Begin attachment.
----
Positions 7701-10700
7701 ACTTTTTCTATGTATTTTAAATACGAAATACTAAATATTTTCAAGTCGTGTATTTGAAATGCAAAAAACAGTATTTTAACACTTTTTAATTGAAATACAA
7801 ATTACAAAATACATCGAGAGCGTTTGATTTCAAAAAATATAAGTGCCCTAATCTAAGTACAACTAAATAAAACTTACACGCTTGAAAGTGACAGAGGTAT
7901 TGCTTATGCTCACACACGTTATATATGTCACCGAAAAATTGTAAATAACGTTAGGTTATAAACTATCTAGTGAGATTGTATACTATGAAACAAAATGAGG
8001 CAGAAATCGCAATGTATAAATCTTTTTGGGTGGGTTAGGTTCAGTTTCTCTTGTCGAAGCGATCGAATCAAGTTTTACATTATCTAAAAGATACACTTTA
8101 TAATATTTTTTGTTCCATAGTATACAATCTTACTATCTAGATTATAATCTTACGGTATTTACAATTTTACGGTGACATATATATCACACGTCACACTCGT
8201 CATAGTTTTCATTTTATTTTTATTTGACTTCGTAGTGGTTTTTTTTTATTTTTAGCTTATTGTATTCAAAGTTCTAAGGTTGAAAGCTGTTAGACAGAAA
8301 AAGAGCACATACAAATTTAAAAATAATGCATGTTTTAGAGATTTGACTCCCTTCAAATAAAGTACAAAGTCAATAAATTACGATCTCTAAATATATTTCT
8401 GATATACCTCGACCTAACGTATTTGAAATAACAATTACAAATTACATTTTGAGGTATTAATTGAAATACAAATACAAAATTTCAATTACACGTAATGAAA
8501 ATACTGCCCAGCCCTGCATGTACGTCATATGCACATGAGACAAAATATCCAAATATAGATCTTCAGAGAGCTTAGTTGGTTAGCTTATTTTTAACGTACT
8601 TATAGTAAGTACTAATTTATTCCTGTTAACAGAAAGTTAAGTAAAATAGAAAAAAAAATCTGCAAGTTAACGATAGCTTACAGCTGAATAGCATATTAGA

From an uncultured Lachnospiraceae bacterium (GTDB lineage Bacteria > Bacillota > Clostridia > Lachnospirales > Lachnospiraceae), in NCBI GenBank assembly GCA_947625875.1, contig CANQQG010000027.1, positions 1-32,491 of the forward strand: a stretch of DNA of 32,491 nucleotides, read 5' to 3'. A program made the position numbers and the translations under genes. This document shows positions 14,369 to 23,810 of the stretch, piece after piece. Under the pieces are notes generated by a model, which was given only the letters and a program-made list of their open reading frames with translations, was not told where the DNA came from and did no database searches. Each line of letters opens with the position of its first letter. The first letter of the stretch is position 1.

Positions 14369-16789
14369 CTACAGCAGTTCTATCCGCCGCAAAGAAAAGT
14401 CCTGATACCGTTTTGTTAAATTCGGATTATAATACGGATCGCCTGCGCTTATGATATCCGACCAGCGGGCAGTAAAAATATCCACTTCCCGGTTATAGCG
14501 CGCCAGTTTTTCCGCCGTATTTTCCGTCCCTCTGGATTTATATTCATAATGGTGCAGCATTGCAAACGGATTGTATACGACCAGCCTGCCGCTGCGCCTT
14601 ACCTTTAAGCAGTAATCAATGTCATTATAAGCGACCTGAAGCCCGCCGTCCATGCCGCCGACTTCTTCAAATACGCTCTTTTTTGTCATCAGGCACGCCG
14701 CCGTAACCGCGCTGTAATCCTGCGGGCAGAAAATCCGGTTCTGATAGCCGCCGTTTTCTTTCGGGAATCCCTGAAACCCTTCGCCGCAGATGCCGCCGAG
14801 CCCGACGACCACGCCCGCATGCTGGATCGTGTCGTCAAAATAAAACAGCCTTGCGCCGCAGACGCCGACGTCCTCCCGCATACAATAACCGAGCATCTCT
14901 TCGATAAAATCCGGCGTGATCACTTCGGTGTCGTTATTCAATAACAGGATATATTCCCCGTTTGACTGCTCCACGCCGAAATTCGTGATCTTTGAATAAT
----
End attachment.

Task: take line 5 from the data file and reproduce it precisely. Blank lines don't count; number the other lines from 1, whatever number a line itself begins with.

8001 CAGAAATCGCAATGTATAAATCTTTTTGGGTGGGTTAGGTTCAGTTTCTCTTGTCGAAGCGATCGAATCAAGTTTTACATTATCTAAAAGATACACTTTA